On April 8, 2024, you will have the once-in-a-lifetime opportunity to witness with your own eyes the spectacular moment of a full and total solar eclipse.
The eclipse will be viewable to millions of people spanning across a large area of the U.S. continent, making it one of the must-see astronomy events in the past ten years.
If you miss it, the next time you’ll get the chance to see another one won’t be until the year 2045.
“The opportunity to see an eclipse without traveling internationally should not be missed,” expert eclipse photographer Gordon Telepun told AccuWeather. “It’s two years before the eclipse, but it is not too early to begin making plans.”
The eclipse will be bigger than the Great American Eclipse that happened back on Aug 21, 2017, and was viewable from Oregon to South Carolina. According to the astronomy experts, this next one will be even more spectacular than the last.
The experts said the totality will last for more than four minutes and to see the total solar eclipse, you must be in the right place at precisely the right time.
This path the eclipse with following is called the path of totality where over 31 million Americans live and will have a greater chance of viewing it.
Experts say being in the path and being on the outside of the path on April 8 will literally be the difference between night and day.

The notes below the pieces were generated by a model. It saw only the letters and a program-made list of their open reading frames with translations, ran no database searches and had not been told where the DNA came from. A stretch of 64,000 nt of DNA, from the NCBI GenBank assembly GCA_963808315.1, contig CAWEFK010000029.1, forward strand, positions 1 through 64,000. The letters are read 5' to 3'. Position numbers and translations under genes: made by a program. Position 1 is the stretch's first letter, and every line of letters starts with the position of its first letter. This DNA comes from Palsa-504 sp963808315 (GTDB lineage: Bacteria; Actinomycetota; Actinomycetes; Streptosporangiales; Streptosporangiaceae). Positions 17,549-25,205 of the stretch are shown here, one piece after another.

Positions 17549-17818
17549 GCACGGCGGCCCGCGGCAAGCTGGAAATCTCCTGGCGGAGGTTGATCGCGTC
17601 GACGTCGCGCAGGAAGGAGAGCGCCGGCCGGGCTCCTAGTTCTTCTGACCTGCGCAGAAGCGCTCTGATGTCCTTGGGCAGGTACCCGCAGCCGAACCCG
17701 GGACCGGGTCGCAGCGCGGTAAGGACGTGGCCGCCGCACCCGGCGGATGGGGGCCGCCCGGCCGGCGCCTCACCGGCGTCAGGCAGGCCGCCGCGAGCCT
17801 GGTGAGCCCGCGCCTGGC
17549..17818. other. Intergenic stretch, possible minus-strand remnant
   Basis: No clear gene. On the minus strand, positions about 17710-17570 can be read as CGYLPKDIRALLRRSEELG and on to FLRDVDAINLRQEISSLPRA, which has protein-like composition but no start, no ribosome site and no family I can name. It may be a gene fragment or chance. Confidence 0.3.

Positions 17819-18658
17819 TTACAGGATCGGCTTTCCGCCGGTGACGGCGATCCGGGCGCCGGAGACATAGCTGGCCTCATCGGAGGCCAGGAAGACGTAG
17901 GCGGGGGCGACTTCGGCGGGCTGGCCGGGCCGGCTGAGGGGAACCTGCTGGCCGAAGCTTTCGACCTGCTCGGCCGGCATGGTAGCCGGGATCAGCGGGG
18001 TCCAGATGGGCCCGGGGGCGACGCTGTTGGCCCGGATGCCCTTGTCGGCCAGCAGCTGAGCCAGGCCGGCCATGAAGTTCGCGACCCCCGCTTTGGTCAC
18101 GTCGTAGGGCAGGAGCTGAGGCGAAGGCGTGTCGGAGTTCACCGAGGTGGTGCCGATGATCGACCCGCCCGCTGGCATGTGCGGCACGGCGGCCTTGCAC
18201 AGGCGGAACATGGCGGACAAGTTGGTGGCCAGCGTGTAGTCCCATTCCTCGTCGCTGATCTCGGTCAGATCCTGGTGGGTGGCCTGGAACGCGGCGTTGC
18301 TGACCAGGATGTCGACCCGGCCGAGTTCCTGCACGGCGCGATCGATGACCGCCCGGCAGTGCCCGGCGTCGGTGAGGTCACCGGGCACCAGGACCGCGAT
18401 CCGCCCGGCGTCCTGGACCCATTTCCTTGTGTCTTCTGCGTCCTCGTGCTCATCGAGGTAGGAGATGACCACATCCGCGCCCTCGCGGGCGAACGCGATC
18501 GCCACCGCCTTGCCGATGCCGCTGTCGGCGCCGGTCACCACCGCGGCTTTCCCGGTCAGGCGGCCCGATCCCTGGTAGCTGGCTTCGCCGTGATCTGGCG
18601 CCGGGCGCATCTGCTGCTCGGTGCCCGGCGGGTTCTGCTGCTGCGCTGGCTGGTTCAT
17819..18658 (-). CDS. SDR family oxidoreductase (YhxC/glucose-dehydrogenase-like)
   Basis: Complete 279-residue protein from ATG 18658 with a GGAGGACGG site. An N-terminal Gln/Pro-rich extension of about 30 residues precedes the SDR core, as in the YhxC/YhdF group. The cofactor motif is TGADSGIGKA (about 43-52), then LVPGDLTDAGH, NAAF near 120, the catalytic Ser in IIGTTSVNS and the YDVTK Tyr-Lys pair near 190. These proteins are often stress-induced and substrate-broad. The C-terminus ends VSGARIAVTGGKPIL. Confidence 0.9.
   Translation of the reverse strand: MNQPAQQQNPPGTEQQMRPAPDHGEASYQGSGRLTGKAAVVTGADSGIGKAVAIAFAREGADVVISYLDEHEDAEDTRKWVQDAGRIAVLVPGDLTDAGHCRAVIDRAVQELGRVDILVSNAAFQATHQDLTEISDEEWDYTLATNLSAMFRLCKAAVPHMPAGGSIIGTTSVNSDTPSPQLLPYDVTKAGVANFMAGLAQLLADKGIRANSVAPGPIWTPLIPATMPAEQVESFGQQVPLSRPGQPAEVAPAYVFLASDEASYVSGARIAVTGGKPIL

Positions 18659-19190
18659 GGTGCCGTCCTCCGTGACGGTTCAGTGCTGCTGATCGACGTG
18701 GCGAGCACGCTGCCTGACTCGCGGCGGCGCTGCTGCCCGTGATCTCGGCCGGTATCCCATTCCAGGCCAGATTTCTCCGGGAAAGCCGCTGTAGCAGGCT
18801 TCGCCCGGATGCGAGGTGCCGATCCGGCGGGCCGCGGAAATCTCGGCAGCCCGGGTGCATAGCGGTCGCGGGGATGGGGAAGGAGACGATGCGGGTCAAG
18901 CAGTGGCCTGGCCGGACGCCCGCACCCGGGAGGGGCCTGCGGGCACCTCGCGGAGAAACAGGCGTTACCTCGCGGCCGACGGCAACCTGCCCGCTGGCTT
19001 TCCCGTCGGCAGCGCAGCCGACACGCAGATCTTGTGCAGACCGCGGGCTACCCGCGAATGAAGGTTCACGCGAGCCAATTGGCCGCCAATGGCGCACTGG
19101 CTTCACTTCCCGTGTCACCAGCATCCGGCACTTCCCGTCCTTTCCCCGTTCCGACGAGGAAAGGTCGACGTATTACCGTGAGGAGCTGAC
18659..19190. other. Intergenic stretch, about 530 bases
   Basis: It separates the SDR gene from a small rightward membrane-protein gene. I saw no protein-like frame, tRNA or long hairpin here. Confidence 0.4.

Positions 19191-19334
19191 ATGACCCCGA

“The path of the 2024 eclipse across North America is exciting,” Telepun said. “It crosses more large cities than the 2017 path.”
A few cities and states the path of totality will cover will be Dallas and Austin, Texas; Little Rock, Arkansas; Indianapolis, Indiana; Cleveland and Dayton, Ohio; Buffalo, New York; Burlington, Vermont; and Montreal, Quebec.
Other large cities that you can travel to and see the eclipse better will be San Antonio, Texas, St. Louis, Chicago, Cincinnati, Detroit, and Pittsburgh.
The only concern is that the weather forecast is unpredictable and no one is one-hundred percent sure about what the weather will be like on April 8, 2024.
“The weather in April could present challenges along the entire path,” Telepun said. “Watching the weather fronts a few days before the eclipse will be essential to success. If you manage to position yourself in clear skies on eclipse day, you have a chance to observe and image the corona. It’s spectacular, no doubt about it!”